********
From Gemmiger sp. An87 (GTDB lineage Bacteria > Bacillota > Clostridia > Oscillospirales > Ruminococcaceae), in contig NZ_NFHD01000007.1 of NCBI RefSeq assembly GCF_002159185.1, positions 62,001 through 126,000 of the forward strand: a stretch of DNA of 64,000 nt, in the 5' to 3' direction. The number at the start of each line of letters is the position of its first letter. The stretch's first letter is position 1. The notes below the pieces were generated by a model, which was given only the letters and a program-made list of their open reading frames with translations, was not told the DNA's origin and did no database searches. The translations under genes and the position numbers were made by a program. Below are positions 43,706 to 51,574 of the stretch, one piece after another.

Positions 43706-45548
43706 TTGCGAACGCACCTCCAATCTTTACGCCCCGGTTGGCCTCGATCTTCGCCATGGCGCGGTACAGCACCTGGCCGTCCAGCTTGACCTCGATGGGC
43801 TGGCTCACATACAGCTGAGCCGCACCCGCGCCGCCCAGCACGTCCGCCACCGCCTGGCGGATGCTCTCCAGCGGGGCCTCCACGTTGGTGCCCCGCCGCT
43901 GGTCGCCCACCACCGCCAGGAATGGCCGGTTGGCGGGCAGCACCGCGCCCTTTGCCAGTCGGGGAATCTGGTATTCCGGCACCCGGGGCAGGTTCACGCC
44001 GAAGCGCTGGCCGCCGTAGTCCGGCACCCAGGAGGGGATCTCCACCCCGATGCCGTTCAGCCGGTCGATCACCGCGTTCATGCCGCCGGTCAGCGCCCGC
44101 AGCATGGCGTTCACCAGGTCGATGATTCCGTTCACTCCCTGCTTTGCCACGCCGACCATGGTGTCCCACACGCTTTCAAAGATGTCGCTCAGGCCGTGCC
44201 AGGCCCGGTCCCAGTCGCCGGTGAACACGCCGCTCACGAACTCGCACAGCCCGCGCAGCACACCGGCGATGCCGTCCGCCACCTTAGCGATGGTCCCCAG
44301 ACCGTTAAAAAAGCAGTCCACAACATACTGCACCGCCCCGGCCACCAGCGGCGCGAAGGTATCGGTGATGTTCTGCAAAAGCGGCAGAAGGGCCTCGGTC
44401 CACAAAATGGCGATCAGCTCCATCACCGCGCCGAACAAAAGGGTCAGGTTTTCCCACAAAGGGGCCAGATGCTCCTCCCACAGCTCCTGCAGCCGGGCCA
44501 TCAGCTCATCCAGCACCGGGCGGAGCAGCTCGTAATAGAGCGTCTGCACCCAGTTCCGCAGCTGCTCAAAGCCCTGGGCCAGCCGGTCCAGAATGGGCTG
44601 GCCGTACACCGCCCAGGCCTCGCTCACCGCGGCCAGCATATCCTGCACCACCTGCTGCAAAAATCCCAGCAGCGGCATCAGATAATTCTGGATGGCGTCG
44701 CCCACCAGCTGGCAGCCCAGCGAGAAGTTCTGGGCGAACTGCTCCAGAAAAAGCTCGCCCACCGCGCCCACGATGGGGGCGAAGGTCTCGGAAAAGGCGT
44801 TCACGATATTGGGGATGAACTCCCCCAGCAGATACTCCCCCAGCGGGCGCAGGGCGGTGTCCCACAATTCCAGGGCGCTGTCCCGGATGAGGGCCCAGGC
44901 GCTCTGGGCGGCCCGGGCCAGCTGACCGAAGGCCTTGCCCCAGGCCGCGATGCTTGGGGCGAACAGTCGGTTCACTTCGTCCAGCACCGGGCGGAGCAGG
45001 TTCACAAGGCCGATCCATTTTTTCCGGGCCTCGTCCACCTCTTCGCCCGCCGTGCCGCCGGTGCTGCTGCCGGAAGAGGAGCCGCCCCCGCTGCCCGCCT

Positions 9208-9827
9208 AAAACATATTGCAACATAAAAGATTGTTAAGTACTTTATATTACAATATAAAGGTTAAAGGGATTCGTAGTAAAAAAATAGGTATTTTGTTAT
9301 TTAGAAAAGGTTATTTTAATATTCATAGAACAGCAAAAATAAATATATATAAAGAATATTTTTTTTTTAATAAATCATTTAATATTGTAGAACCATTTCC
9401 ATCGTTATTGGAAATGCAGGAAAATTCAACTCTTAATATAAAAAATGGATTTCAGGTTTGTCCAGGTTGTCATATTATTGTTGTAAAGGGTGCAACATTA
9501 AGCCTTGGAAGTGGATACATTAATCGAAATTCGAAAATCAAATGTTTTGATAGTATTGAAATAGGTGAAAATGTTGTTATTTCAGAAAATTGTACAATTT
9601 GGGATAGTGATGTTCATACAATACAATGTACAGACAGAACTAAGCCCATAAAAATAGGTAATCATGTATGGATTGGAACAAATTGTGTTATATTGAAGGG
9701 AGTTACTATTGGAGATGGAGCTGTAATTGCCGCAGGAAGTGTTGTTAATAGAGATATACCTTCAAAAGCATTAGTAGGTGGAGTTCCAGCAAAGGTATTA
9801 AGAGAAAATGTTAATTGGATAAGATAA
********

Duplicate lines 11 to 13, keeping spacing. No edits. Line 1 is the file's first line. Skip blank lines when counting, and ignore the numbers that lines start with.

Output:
44501 TCAGCTCATCCAGCACCGGGCGGAGCAGCTCGTAATAGAGCGTCTGCACCCAGTTCCGCAGCTGCTCAAAGCCCTGGGCCAGCCGGTCCAGAATGGGCTG
44601 GCCGTACACCGCCCAGGCCTCGCTCACCGCGGCCAGCATATCCTGCACCACCTGCTGCAAAAATCCCAGCAGCGGCATCAGATAATTCTGGATGGCGTCG
44701 CCCACCAGCTGGCAGCCCAGCGAGAAGTTCTGGGCGAACTGCTCCAGAAAAAGCTCGCCCACCGCGCCCACGATGGGGGCGAAGGTCTCGGAAAAGGCGT